Lewis v. Georgia

Annotate this Case
Justia Opinion Summary

Devasko Lewis was found guilty of malice murder and other crimes arising out of the 2014 shooting death of Kerry Glenn following a botched murder-for-hire scheme. Lewis challenged the sufficiency of the evidence to support his convictions, and argued the trial court erred in denying his motion for a new trial based on a witness’ recantation of testimony presented a trial. Lewis also challenged the sentence he received. Finding no merit to any of Lewis’ challenges, the Georgia Supreme Court affirmed.

Download PDF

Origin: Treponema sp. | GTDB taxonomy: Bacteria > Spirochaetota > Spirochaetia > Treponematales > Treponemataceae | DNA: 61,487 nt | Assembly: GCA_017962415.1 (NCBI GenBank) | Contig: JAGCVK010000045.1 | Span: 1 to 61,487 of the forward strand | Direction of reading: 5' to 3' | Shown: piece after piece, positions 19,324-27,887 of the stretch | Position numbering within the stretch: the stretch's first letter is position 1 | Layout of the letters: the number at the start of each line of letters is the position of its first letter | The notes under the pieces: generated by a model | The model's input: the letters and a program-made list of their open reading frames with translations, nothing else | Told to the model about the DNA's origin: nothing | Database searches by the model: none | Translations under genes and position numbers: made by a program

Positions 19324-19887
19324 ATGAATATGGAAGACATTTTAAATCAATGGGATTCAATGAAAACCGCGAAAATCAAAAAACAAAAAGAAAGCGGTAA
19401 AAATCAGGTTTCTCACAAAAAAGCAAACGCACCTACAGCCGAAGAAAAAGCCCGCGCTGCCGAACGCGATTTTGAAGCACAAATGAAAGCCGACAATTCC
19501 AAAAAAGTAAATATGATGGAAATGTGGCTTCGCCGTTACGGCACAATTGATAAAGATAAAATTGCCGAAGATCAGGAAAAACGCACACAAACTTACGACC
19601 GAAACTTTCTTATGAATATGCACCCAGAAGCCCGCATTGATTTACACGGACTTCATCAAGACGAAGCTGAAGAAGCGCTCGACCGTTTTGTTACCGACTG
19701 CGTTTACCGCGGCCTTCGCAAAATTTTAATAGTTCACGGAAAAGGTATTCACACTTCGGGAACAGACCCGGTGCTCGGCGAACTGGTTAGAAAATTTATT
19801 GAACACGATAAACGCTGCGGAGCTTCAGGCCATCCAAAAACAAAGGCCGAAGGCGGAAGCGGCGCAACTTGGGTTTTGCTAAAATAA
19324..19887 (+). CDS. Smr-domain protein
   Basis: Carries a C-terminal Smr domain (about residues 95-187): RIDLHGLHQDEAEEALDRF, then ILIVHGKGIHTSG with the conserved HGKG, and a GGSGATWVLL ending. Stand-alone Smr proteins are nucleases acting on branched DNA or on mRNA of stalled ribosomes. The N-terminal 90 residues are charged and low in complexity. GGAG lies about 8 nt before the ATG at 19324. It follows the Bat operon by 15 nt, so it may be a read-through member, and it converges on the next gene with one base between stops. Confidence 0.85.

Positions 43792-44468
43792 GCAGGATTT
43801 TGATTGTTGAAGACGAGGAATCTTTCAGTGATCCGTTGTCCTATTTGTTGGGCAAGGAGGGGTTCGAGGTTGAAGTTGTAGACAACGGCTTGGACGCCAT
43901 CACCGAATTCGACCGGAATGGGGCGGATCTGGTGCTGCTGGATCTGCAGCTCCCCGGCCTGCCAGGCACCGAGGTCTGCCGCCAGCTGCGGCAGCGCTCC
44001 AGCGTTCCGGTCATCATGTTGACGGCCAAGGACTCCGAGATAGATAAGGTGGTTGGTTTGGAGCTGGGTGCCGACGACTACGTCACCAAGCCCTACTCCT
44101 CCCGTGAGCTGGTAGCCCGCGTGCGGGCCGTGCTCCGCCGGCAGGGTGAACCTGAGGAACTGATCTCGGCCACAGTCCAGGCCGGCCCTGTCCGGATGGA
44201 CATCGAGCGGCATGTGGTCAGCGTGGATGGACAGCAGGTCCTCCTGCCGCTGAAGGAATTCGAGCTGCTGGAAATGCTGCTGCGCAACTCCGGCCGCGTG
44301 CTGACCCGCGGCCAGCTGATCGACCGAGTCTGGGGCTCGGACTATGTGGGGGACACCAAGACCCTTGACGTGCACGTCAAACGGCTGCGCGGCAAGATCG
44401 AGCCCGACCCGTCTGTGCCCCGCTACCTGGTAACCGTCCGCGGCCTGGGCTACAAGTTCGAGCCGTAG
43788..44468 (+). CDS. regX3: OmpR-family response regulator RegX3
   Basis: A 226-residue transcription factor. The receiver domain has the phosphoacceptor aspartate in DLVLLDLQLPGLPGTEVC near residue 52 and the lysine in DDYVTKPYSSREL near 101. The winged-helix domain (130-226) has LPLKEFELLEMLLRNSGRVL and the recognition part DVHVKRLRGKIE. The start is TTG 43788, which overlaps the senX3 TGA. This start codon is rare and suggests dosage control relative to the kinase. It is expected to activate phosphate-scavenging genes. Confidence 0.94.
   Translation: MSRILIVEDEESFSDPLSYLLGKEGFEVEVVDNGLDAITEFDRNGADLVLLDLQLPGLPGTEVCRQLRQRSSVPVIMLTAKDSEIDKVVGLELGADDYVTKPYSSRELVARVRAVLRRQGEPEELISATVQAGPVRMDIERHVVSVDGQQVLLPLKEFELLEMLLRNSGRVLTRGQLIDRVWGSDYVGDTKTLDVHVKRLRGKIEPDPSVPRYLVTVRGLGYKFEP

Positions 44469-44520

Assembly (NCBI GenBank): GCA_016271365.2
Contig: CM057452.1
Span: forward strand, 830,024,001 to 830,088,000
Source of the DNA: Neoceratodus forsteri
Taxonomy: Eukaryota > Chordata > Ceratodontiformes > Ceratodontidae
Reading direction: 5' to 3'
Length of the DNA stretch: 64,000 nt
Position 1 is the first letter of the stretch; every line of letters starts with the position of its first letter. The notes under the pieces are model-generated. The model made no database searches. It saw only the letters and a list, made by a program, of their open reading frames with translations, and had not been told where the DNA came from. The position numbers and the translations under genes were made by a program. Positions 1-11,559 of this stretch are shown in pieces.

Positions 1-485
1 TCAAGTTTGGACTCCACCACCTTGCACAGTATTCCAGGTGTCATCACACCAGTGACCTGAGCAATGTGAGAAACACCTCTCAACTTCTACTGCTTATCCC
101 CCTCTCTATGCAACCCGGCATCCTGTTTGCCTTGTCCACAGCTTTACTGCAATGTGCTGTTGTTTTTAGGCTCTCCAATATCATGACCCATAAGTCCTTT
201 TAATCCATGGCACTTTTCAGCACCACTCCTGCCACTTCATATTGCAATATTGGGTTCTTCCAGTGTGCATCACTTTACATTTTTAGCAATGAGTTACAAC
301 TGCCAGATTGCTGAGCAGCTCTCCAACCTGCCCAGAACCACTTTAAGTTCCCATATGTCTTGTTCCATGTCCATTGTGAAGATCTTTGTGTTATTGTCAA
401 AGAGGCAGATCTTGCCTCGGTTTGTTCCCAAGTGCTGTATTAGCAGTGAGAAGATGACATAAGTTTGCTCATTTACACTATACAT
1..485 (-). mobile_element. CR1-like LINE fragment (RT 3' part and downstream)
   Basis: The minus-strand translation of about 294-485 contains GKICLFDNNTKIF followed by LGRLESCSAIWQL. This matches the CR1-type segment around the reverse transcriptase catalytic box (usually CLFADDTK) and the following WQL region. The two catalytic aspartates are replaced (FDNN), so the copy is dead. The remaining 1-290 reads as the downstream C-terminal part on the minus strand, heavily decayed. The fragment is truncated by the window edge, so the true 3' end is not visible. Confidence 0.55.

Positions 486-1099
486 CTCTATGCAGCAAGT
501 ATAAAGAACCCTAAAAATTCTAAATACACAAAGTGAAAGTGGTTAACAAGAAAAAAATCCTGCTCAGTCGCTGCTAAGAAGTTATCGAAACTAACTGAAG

In the Supreme Court of Georgia Decided: August 14, 2017 S17A1143. LEWIS v. THE STATE. BENHAM, JUSTICE. Devasko Lewis was found guilty of malice murder and other crimes arising out of the shooting death of Kerry Glenn.1 1. Evidence presented at trial showed that Glenn was shot by Jamarcus Clark, the hit man in a botched murder-for-hire scheme and Lewis’s 1 The crimes occurred on January 9 and January 14, 2014. On March 25, 2014, a Houston County grand jury returned an indictment charging both appellant and his co-indictee Jamarcus Akeem Clark with malice murder; felony murder (aggravated battery); aggravated battery; two counts of possession of a firearm during the commission of a felony; and two counts of conspiracy to commit murder (Corey Daniels and Ernestine McGhee). Appellant faced a jury trial conducted April 1317, 2015. Appellant was acquitted of the charge of conspiracy to commit murder relating to victim Ernestine McGhee, and the two charges of possession of a gun during the commission of a felony were nolle prossed. Appellant was convicted of all other charges. The felony murder guilty verdict was vacated as a matter of law, and the aggravated battery verdict merged into the murder verdict. The trial court sentenced appellant to life imprisonment without parole for the malice murder conviction and to imprisonment for ten years for the conspiracy to commit murder conviction, to run consecutively to the sentence for murder. Appellant filed a timely motion for new trial along with an amended motion for new trial, but the trial court denied these motions after conducting a hearing. Appellant filed a timely notice of appeal and this case was docketed to the April 2017 term of court, and was orally argued on June 20, 2017. co-indictee. Lewis hired Clark to murder his trucking business partner, Corey Daniels, over a dispute involving money and the business. Pursuant to the scheme, Clark was also hired to retrieve from the house of Daniels’s mother, Ernestine McGhee, titles to semi-trucks, and money that Lewis claimed Daniels owed him. As to motive, the evidence showed that when Lewis came under federal indictment for problems with his company, he transferred the business into Daniels’s name but remained a silent partner. Both Lewis and Daniels were indicted with respect to alleged crimes involving the business, and Daniels agreed to testify against Lewis. Daniels testified at the trial involved in this appeal that Lewis had sent threatening text messages to Daniels before Glenn was killed. Clark testified at Lewis’s trial that he met Lewis through his cousin, Tony Taylor. Taylor told Clark that a person named Devasko wanted a job done and would give Clark the details when he hired him. Lewis then met with Clark and Taylor, told them a man named Corey owed him a large sum of money, and that he wanted Clark to get the money and truck titles, which were at Daniels’s mother’s house. Lewis told Clark that if Daniels’s mother would not let him in the house, to “take her out.” Lewis planned an attack whereby Clark would get into Daniels’s house, demand the truck titles, and then kill 2 Daniels. Lewis showed Clark the house and suggested Clark could, as a ruse, approach Daniels by asking about a race car parked at the side of the house. Lewis paid Clark $1,000 and they agreed he would pay Clark an additional $4,000. On January 9, 2014, Clark approached Mrs. McGhee’s house on foot. When she would not let him in the house, Clark left and called Taylor who told Clark to “nail it up,” meaning to fire some shots through the door. Clark went back to the house and fired three or four shots, but did not attempt to shoot Mrs. McGhee or enter the house. On January 14, Lewis supplied Clark with a truck to travel from Tifton to Houston County to carry out the murder, and the two men were seen on a surveillance video at a gas station where Lewis purchased gas for the truck he loaned to Clark. Clark drove to Daniels’s house and posed as a person interested in purchasing a race car parked in the yard, as Lewis suggested. He shot a man he believed was Daniels, but in fact was Daniels’s nephew, Kerry Glenn, who lived at Daniels’s house. Afterwards, Lewis began contacting Clark directly, using a pre-paid disposable cell phone he had purchased for the purpose of communicating with Clark. The next day, Lewis came to pick up the truck he loaned to Clark and told Clark he had killed the wrong man. He then paid Clark an additional $2,500. Taylor testified at 3 Lewis’s trial that he saw Lewis giving Clark money. Clark was arrested based upon information discovered during the investigation of the crimes, and Clark confessed during his interrogation. Clark identified Lewis in a photo lineup as the man who planned both incidents. Lewis challenges the sufficiency of the evidence to support his convictions. Lewis testified in his own defense and denied hiring Clark to commit the charged offenses. He asserts that Clark’s and Taylor’s testimony was impeached, and that the two men’s testimony was contradictory in many material details. Lewis also asserts that the circumstantial evidence presented to corroborate Clark’s and Taylor’s testimony was explained away as being harmless to the defense. Relying on OCGA § 24-14-8,2 Lewis argues that the testimony of his accomplice is insufficient to support his felony conviction because it was uncorroborated. With respect to the corroboration of accomplice testimony, however, the corroborating evidence may be circumstantial and slight, and need not be OCGA § 24-14-8 states in pertinent part: “The testimony of a single witness is generally sufficient to establish a fact. However, in certain cases, including . . . felony cases where the only witness is an accomplice, the testimony of a single witness shall not be sufficient. Nevertheless, corroborating circumstances may dispense with the necessity for the testimony of a second witness . . . .” 2 4 sufficient in and of itself to warrant a conviction, so long as it is independent of the accomplice’s testimony and directly connects the defendant to the crime or leads to the inference of guilt. Bradshaw v. State, 296 Ga. 650, 654-655 (2) (769 SE2d 892) (2015). “Slight evidence from an extraneous source identifying the accused as a participant in the criminal act is sufficient corroboration of the accomplice to support a verdict.” Id. at 655 (2). Having reviewed the trial evidence, we conclude the evidence corroborating the accomplice’s testimony was sufficient to support the verdicts in this case. With respect to the assertion that the testimony of Clark and Taylor was contradictory, this Court does not reweigh evidence or resolve conflicts in testimony, as these are the functions of the jury. See Rai v. State, 297 Ga. 472, 476 (1) (775 SE2d 129) (2015). Appellant also asserts that Taylor’s testimony was not to be believed because of an alleged motive to fabricate a story that implicated Lewis in order to gain favor in a felony proceeding that was pending against him. The record reflects, however, that information about Taylor’s legal troubles was placed before the jury and Taylor was cross-examined about it. It is the jury’s role to assess the credibility of witnesses. See Marchman v. State, 299 Ga. 534, 537 (1) (787 5 SE2d 734) (2016). Accordingly, we conclude the evidence was sufficient to authorize the jury verdicts under the standard set forth in Jackson v. Virginia.3 2. At the motion for new trial hearing, appellant introduced an envelope and letter addressed to defense counsel that was postmarked approximately two months after the trial concluded. The return address indicates the mailing was from Jamarcus Clark at Smith State Prison, and bore Clark’s correct inmate number. The body of the handwritten letter was printed, and it was signed with what appears to be the name Jamarcus Clark in cursive writing. It purports to be written in the first person by Clark. The letter states he wants to “clear up some things.” It claims that Clark and Taylor contrived a plan to rob a man whom Taylor believed to have money that was owed to someone Taylor knew, and that the only time he met Lewis was when he and Taylor went by Lewis’s shop to borrow his work truck, after which Lewis accompanied them to a gas station and filled up the truck. The letter expresses remorse about telling lies about Lewis, and states that he testified as he did at trial because he was told the district attorney would “go easy” on him if he told 3 443 U.S. 307, 319 (III) (B) (99 SCt 2781, 61 LE2d 560) (1979). 6 them about Lewis. Based on that belief, he made up the story about Lewis’s involvement in the crimes. Clark appeared as a sworn witness at the hearing. He confirmed he had previously been incarcerated at Smith State Prison and that the prisoner number on the envelope was his. He refused to answer any questions about the letter, however, despite being ordered to do so by the trial court. He neither admitted nor denied writing the letter or that the printing in the body of the letter or the signature on the letter was his. He also refused to state that his trial testimony was false. Clark admitted he signed two plea forms regarding the charges against him arising out of these crimes, and he identified his signature on those forms. He refused to answer questions, however, about the comparison of his plea form signatures and the signature on the letter. Appellant’s counsel asked the trial court to take notice of the similarity of the signatures on the plea forms and the letter. In its order denying the motion for new trial, the trial court found that even assuming the letter was voluntarily written and signed by Clark, the letter is only impeaching in nature and does not provide sufficient proof to establish Clark’s trial testimony was purely fabricated. Accordingly, the trial court 7 denied the motion for new trial with respect to the argument that Clark’s testimony had been recanted. Generally, a recantation of a witness’ trial testimony is merely impeaching of the trial testimony and does not establish a convicted defendant’s right to a new trial, even if the witness states under oath that his prior trial testimony was false. See Davis v. State, 283 Ga. 438, 441 (3) (A) (660 SE2d 354) (2008); Norwood v. State, 273 Ga. 352, 353 (2) (541 SE2d 373) (2001). The witness’ original testimony would be admissible against the defendant at any retrial, and that original testimony would have greater credibility than a later recantation. See Davis, supra. An exception to that rule is created when a trial witness is convicted of perjury with respect to his trial testimony and the trial court concludes that the guilty verdict could not have been obtained without the perjured testimony. See OCGA § 17-1-4. The only other exception to the rule against setting aside a verdict based on a challenge to trial testimony “is where there can be no doubt of any kind that the State’s witness’ testimony in every material part is purest fabrication.” (Citation and punctuation omitted.) Norwood, supra. That exception is met when the witness’ testimony is shown to be an impossibility. See Fugitt v. State, 251 Ga. 451 (1) (307 SE2d 471) (1983) (motion for new trial granted where a material witness could not 8 possibly have observed the events to which he testified at trial because it was later shown that the witness was incarcerated at the time of those events, and that a party the witness implicated in his testimony was later shown to have been employed out of state at that time). Where, as in Fugitt, the post-trial evidence demonstrates that material trial testimony is purest fabrication, “[i]t cannot be said . . . that the new evidence establishing [the witness’] perjury is ‘merely impeaching.’” Id. at 453 (1). Appellant asserts that the contents of the letter presented at the motion for new trial hearing demonstrates Clark’s trial testimony was the “purest fabrication” and not merely impeaching, and thus the trial court should not have summarily denied his motion for new trial without a determination of such factors as whether, absent the recanted testimony, the evidence was sufficient to support the verdict. But appellant’s reliance on Fugitt for the assertion that the letter is not merely impeaching is misplaced. Here, even if Clark had verified the contents of the letter under oath (which he did not), the evidence would consist only of the witness’ recantation that would merely serve to impeach his previous sworn testimony, and not independent evidence that illustrates the impossibility of the facts to which the witness previously testified. See Davis, supra, 283 Ga. at 441 (3) (A); Norwood, supra, 273 Ga. at 553 (2). 9 Moreover, significant additional trial evidence affirms the trial testimony of the witness and supports the verdict. Among other things, a motive was shown, Taylor’s testimony is consistent with that of Clark’s in a number of material details, and cell phone records support Clark’s trial testimony. Accordingly, the trial court did not err in denying the motion for new trial on this ground.4 3. Appellant urges that if this Court concludes, as we have, that appellant is not entitled to a new trial because this case involves neither testimony that has been proven false by the witness’ conviction for perjury nor testimony regarding facts that have been shown to have been an impossibility, then this Court should find that the current Georgia standard for granting a new trial based on recanted testimony is unconstitutional. According to appellant, this standard violates the due process and equal protection clauses of the United States and Georgia Constitutions. With respect to due process, appellant asserts that, at a minimum, the trial court should have discretion to grant a new trial when a key witness admits post trial that he testified falsely and that the defendant did not commit the acts for which he was convicted. According to appellant, the trial court is in the best position to evaluate a recantation claim, 4 Pointing to case law in other jurisdictions, appellant urges this Court to expand the grounds for granting a new trial based on recanted testimony beyond the exceptions for perjury and impossibility, but we decline to do so. 10 but Georgia’s standard for granting a new trial precludes the trial court from making that determination absent a perjury conviction or proof of the impossibility of the witness’ testimony. According to appellant, permitting the trial court to exercise its discretion to grant a new trial based on recanted testimony is required to guarantee the fundamental fairness of the criminal proceedings against him. With respect to equal protection of the law, appellant claims that even if no fundamental right is involved, disparate treatment of similarly situated individuals must be rationally related to a legitimate state interest. He argues that individuals who have been convicted by testimony that was later recanted by the witness are treated differently depending upon whether the prosecutor chooses, or not, to prosecute the witness for perjury, and that no rational basis exists for such differential treatment. Appellant laments that because a convicted criminal is powerless to prosecute a trial witness and obtain a conviction for perjury, he must depend on the very prosecutor who obtained his conviction to preserve his right to a new trial in these circumstances. As noted earlier, OCGA § 17-1-4 requires a trial court to vacate a verdict (upon motion and notice to the adverse party) that appears to have been entered as a result of willful perjury, but only if the witness has been convicted of 11 perjury arising out of his trial testimony and the trial court concludes the verdict could not have been reached without the perjured testimony. This statutory requirement of a perjury conviction has been challenged before. Years ago, this Court rejected the same constitutional challenges that are now asserted by this appellant. See Burke v. State, 205 Ga. 656, 659-660 (54 SE2d 350) (1949). In Burke, we held that OCGA § 17-1-4 (formerly codified at Code 1933 § 110706) was actually in harmony with United States Supreme Court decisions holding that the due process guaranteed by the Fourteenth Amendment is denied when a conviction is procured by perjured testimony. Id. at 659. The statute requires a verdict obtained by perjured testimony to be set aside. This Court noted, however, that when the only evidence of perjury is that a trial witness later gives testimony contrary to that given at trial, the trial court “ought not to be called upon to say whether or not one of such statements is enough reliable evidence to authorize disbelief of the other.” Id. at 660. Instead, the statutory requirement for a perjury conviction to be obtained before a guilty verdict may be vacated “relieves the court of the burden of choosing between contradictory statements and requires evidence which is convincing and which comes from the purest source, to wit, a conviction for perjury.” Id. We further held that this code section applies to all persons, and therefore does not deny equal 12 protection of the law to anyone. Id. See also Chatterton v. State, 221 Ga. 424, 429 (1) (144 SE2d 726) (1965). Again, we reject the assertion that the provisions of OCGA § 17-1-4 violate a convicted criminal’s rights to due process and equal protection of the law. 4. In a case in which a jury finds a defendant guilty of murder, except where the prosecutor seeks the death penalty, sentencing is determined by the judge. See OCGA § 17-9-2. Pursuant to OCGA § 16-5-1 (e) (1), “[a] person convicted of the offense of murder shall be punished by death, by imprisonment for life without parole, or by imprisonment for life.” Appellant complains that this means a person convicted of murder can have his sentence enhanced above the statutory minimum of life with the possibility of parole without notice of the prosecutor’s intent to seek the death penalty, without a jury’s finding beyond a reasonable doubt that a statutory aggravating circumstance exists, or a finding of any other element authorizing the greater sentence. According to appellant, this sentencing statute violates the United States Supreme Court’s holding, in Alleyne v. United States,5 that facts which 5 ___ U.S. ___ (III) (A) (133 SCt 2151, 186 LE2d 314) (2013). 13 increase the mandatory minimum sentence for a crime are elements of the crime that must be submitted to the jury and found beyond a reasonable doubt. The current sentencing scheme set forth in OCGA § 16-5-1 came about as a result of legislative changes which took effect in 2009. Prior to April 29, 2009, a person who was convicted of murder could either be sentenced to death or life in prison with the possibility of parole. Life sentences without the possibility of parole were only imposed in those cases in which the State sought the death penalty. In 2009, the General Assembly passed Ga. L. 2009, p. 223, § 1 (or Senate Bill 13) which amended OCGA § 165-1 (d) to add the sentence of life in prison without the possibility of parole as one of the punishments for murder. The bill also repealed OCGA § 17-10-31.1 and 17-10-32.1, thereby removing requirements that a jury find an aggravating circumstance before imposing the sentence of life without parole (OCGA § 17-10-31.1) and removing the sentencing duties of a judge regarding a person who pled guilty to an offense for which the death penalty or life without parole could be imposed (OCGA § 17-10-32.1). (Citations and punctuation omitted.) Williams v. State, 291 Ga. 19, 20 (1) (727 SE2d 95) (2012). In Williams, this Court rejected the assertion that because the statute provides no guidance for the imposition of the sentence a judge can impose for a non-death penalty conviction, and does not provide for mitigating evidence, the statute is unconstitutional because it may be applied arbitrarily and capriciously in violation of the requirement for due process. Id. Another constitutional challenge to Georgia’s murder sentencing statute was addressed 14 and rejected in Babbage v. State.6 In Babbage, this Court rejected the argument that the statute is at odds with the United States Supreme Court precedent, set forth in Apprendi v. New Jersey,7 that any fact (other than the existence of a prior conviction) that increases the criminal penalty beyond a statutory maximum must be submitted to the jury and proved beyond a reasonable doubt. As we pointed out, life without parole falls within, and not beyond, the statutorily authorized punishment for all but a narrowly defined subset of murder cases. Babbage, supra, 296 Ga. at 368 (2) (b). Appellant asserts that his challenge to the sentencing statute is not precluded by our decision in Babbage because, in it, this Court ignored the Supreme Court’s holding in Alleyne that a defendant must be given notice of any increase in the minimum mandatory punishment that may be imposed upon conviction. He claims that his life without parole sentence is directly in conflict with the pronouncement in Alleyne because it exceeds the minimum punishment that may be imposed upon a defendant convicted of murder without first placing him on notice that he would be subject to such punishment, and without setting 6 7 296 Ga. 364, 368 (2) (b) (768 SE2d 461) (2015). 530 U.S. 466 (IV) (120 SCt 2348, 147 LE2d 435) (2000). 15 forth the elements, facts, or criteria for imposing an increased sentence for the crime. This challenge lacks merit. In fact, the Supreme Court in Alleyne clarified that its ruling “does not mean that any fact that influences judicial discretion must be found by a jury.” Alleyne, supra, ___ U.S. at ___ (III) (C). In this case, sentencing appellant to life without parole did not increase the mandatory minimum sentence for the jury’s guilty verdict. The sentencing statute simply authorizes a range of sentences for the trial judge to consider upon conviction of murder if the death penalty is not sought and imposed by the jury. The judge may impose either life or life without parole. Appellant argues the statute is unconstitutionally vague and violates the due process rights of an accused because it does not require the defendant to be placed on notice that life without parole may be imposed without a factual determination by a jury. This is simply not the case. The language of the murder statute clearly states the range of sentences that may be imposed upon conviction. See OCGA § 16-5-1 (e) (1). It clearly establishes that no additional facts are required to be found by the jury for the imposition of life without parole. In summary, the murder sentencing statute does not violate the rule in Apprendi because it does not authorize the trial judge to impose a sentence that exceeds 16 the statutory maximum, nor does it violate the rule in Alleyne because it does not authorize the judge to increase the mandatory minimum sentence for any element of the crime not found by the jury by virtue of its guilty verdict. Judgment affirmed. All the Justices concur. 17